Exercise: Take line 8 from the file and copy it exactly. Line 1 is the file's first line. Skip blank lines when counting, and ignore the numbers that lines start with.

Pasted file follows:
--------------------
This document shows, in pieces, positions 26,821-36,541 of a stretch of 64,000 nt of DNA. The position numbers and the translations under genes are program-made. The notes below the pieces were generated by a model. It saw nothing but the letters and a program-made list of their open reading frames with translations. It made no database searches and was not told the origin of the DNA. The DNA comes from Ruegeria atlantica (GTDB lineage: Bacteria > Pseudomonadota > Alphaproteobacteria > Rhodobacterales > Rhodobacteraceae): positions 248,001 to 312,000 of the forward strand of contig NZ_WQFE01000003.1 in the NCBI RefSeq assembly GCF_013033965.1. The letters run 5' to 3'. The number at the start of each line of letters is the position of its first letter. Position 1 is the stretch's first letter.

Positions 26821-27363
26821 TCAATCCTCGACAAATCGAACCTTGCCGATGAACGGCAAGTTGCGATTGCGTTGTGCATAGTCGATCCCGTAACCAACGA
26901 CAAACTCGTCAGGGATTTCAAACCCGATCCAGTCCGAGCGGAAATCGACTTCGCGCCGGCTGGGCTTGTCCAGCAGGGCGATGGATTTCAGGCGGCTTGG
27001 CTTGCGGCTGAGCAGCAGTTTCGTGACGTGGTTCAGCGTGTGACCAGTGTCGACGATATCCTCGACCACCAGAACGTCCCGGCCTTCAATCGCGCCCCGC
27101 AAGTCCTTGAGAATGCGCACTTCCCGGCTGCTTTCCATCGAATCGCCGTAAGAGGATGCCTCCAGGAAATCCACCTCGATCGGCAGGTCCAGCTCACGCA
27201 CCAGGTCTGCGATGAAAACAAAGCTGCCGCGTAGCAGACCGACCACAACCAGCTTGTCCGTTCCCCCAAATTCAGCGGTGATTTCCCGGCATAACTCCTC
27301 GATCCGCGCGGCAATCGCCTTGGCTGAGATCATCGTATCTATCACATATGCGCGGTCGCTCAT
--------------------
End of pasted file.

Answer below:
27301 GATCCGCGCGGCAATCGCCTTGGCTGAGATCATCGTATCTATCACATATGCGCGGTCGCTCAT